Posted By on Sun, Jul 1, 2018 at 1:19 PM

**The Shelby County Republicans’ Master Meal (this year re-christened as “Reagan Day Master Meal) went off as usual at the Great Hall of 
David Lillard at GOP Master Meal
  • David Lillard at GOP Master Meal
Germantown on Thursday night, but this year, the event, which featured state treasurer David Lillard as keynoter, was characterized by an unusual omission. Despite the presence, at the front of the mammoth hall, near the dais, of two life-sized cutouts, one of the Great Communicator and another of the current president, the event featured no mention — that’s zero mention — of Donald J. Trump, the POTUS. Well, there was one mention, technically, when Lee Mills, chairman of the Republican Party of Shelby County, informed the several hundred arriving celebrants they could, if they chose, be photographed with either of the two cutouts, After that, nada — not from Lillard not from two prior speakers, state Senator Brian Kelsey or state Representative Mark White.

Considering that the Master Meal is an annual party event rivaling the RPSC’s annual Lincoln Day banquet, usually held in February, that was downright unusual. Keynoter Lillard did brag of the fiscal achievements of “state government” (which is to say the Treasurer’s office, assisted by the GOP-dominated legislature) but did no boasting whatsoever of Trump, nor, for that matter, of Republican Governor Bill Haslam.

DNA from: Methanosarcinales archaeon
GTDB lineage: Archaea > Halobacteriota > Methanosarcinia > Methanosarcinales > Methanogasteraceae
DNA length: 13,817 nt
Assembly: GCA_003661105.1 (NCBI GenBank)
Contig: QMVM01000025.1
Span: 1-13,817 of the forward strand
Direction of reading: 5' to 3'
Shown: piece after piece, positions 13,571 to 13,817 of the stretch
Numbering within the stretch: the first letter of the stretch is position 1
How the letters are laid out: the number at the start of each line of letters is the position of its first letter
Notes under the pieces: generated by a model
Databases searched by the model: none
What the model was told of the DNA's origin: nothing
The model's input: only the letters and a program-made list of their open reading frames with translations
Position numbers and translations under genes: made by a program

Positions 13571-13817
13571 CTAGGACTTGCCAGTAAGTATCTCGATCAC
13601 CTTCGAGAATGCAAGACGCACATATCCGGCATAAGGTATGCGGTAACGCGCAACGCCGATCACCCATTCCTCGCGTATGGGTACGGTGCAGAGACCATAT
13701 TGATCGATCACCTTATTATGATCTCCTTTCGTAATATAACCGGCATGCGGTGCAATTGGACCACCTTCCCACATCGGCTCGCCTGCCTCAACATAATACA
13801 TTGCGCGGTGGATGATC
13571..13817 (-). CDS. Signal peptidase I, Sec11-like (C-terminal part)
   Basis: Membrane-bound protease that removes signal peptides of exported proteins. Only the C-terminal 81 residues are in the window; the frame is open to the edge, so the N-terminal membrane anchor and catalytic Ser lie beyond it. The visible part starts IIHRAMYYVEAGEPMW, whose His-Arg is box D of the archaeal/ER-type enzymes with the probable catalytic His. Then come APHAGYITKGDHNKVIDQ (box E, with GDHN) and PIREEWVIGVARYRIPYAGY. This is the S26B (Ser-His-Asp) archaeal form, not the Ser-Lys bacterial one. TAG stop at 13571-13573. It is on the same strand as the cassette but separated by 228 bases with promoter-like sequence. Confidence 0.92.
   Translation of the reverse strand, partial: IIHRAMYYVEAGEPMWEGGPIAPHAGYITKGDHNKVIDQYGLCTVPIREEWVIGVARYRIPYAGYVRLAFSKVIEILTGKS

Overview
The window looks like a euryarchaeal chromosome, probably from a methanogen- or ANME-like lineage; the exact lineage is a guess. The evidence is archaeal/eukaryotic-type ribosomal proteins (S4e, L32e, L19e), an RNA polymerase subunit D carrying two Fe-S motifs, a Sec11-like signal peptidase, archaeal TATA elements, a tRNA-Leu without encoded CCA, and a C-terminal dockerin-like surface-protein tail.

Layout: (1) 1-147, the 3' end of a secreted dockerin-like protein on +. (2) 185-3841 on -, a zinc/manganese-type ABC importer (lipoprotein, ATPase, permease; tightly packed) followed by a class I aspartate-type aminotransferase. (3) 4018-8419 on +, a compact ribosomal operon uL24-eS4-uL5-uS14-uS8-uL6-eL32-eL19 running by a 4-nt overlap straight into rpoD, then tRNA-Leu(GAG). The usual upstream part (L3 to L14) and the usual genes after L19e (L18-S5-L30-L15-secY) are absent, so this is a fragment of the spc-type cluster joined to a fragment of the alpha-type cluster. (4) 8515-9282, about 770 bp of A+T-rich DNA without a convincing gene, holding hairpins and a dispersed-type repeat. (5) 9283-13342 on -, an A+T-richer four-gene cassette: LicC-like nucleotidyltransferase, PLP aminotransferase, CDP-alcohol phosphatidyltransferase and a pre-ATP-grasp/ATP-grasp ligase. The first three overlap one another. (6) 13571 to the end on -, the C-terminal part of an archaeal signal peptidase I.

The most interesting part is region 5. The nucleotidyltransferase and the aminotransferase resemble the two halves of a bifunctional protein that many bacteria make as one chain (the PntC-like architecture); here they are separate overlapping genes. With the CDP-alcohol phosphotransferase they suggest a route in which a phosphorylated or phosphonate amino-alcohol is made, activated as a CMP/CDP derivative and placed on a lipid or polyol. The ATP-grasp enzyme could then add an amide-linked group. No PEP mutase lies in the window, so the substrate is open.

Outgoing County Mayor Mark Luttrell came in for some praise and was granted a curtain call for a farewell speech, but most of the rhetoric of the affair went toward praising the pedigrees and boosting the chances of the many local Republican office-holders and GOP candidates for reelection against challenges from what Kelsey acknowledged was a newly invigorated Democratic Party. Mayhap an omen in all this? Or merely an oversight?

As usual, Shelby County Republicans turned out in force for their annual Master Meal at Germantown's Great Hall. - CHRIS THOMAS
  • Chris Thomas
  • As usual, Shelby County Republicans turned out in force for their annual Master Meal at Germantown's Great Hall.